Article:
More Overweight Adolescents Think They Are Just Fine: Generational Shift in Body Weight Perceptions Among Adolescents in the U.S.

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American Journal of Preventive Medicine




Introduction: As obesity prevalence has increased, adolescents’ self-perceived body weight might have shifted accordingly. This study aims to investigate the generational shift in adolescents’ perception of their body weight.

Methods: We used data from adolescents aged 12–16 years who participated in the National Health and Nutrition Examination Survey in 1988–1994 (early, n=1,720) or 2007–2012 (recent, n=2,518). Self-perceived weight status was assessed by face-to-face interviews, and BMI z-scores were calculated using directly measured weight and height with the 2000 CDC Growth Charts as the reference. The analysis was conducted in 2013.

Results: The median BMI z-score of self-perceived overweight adolescents increased from 1.32 (95% CI=1.18, 1.46) among adolescents interviewed early to 1.82 (1.74, 1.90) among adolescents interviewed recently. After adjusting for age, race/ethnicity, sex, and family income, the probability of self-perceiving as “overweight” declined by 29% for overweight/obese adolescents interviewed recently (probability ratio [PR]=0.71 [0.62, 0.82]) compared with adolescents with the same z-scores but interviewed early. The declining tendency of accurately self-perceiving as overweight was most pronounced among whites (PR=0.64 [0.48, 0.85]), and least among blacks (PR=0.76 [0.58, 0.99]). Both boys and girls interviewed recently were significantly less likely to accurately self-perceive as overweight (PR=0.70 [0.56, 0.89] and 0.73 [0.61, 0.87], respectively) compared with their counterparts who were interviewed early.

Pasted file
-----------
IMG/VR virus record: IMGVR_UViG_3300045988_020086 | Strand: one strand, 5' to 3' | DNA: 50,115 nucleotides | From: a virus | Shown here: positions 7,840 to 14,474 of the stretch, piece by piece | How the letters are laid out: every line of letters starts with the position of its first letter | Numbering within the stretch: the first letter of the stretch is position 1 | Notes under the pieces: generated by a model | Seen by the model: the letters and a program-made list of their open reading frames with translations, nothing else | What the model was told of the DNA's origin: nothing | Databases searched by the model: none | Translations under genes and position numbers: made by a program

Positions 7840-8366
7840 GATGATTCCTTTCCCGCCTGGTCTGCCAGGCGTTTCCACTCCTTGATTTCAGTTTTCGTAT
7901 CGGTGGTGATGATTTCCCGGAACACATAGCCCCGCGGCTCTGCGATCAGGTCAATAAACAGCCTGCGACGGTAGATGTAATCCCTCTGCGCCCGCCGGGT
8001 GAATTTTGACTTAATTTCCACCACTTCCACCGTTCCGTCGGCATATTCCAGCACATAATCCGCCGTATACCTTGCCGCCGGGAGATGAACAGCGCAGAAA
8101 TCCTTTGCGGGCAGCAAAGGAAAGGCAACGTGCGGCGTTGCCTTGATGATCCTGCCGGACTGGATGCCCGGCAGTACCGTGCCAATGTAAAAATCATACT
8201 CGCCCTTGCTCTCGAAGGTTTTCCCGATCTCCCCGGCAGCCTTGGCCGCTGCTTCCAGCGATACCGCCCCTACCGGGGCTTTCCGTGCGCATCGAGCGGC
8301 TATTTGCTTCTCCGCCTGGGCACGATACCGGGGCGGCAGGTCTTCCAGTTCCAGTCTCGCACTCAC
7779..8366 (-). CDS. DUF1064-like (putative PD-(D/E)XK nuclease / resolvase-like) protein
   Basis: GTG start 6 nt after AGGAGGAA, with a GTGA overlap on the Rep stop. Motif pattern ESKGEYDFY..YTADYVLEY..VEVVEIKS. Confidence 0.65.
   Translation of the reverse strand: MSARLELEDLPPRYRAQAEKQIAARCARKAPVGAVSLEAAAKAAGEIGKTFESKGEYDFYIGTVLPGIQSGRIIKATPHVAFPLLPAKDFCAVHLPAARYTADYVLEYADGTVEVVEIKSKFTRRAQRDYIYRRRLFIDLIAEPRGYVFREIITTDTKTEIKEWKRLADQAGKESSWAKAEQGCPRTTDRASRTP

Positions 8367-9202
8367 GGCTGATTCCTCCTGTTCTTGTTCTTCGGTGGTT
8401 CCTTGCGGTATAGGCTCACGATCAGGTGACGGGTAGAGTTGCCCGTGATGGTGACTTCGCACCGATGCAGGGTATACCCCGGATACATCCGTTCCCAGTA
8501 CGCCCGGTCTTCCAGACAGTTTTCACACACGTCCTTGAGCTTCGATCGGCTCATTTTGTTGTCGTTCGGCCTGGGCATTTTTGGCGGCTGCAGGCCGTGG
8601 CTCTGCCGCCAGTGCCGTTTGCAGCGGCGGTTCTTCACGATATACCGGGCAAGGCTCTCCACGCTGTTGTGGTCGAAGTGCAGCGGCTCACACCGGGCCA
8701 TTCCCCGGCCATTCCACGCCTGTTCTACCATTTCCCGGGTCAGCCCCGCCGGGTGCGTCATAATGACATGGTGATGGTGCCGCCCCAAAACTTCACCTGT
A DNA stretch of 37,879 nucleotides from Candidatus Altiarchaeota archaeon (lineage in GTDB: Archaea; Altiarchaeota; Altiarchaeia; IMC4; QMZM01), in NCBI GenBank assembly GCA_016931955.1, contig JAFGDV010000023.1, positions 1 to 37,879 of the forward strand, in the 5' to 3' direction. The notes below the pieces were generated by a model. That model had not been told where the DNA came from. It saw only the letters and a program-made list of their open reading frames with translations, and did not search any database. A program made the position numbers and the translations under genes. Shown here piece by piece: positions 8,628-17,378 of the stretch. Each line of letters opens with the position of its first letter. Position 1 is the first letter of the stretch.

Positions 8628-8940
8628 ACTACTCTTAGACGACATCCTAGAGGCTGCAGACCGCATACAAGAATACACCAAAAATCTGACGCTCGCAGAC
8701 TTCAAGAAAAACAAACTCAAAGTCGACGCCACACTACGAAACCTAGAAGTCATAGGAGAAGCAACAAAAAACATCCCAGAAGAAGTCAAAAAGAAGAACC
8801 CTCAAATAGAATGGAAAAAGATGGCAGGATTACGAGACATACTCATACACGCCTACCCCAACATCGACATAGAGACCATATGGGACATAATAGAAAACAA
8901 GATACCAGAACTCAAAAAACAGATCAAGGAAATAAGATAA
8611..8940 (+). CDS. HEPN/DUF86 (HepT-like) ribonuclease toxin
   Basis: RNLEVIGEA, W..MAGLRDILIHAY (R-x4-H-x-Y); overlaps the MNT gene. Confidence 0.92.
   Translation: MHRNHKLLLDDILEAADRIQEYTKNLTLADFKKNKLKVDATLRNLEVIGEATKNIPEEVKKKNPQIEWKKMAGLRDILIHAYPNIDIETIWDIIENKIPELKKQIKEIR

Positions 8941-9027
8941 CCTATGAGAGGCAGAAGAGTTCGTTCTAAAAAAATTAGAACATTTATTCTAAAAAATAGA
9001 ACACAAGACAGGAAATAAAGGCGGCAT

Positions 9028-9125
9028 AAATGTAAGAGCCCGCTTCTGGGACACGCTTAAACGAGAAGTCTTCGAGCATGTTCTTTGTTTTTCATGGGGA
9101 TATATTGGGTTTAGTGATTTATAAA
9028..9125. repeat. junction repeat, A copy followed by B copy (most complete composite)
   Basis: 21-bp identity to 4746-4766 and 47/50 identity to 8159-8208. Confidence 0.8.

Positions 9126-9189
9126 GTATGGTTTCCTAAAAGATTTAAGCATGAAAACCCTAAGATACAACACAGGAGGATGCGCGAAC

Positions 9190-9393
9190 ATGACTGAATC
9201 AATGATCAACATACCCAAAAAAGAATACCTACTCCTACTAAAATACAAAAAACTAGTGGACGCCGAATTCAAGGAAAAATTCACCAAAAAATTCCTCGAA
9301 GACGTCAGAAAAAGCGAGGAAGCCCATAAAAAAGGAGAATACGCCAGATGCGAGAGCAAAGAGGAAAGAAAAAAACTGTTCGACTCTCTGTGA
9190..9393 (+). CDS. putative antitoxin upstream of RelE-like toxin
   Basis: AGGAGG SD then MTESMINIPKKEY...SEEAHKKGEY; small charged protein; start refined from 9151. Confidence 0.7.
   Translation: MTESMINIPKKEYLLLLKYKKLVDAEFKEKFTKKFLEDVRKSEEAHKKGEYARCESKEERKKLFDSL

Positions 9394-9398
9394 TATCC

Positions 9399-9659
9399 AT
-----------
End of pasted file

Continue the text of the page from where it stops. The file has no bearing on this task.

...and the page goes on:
Conclusions: Fewer overweight/obese adolescents self-perceived as such in the 2007–2012 survey compared with the 1988–1994 survey. The declining tendency among overweight or obese adolescents may be indicative of a generational shift in body weight perceptions.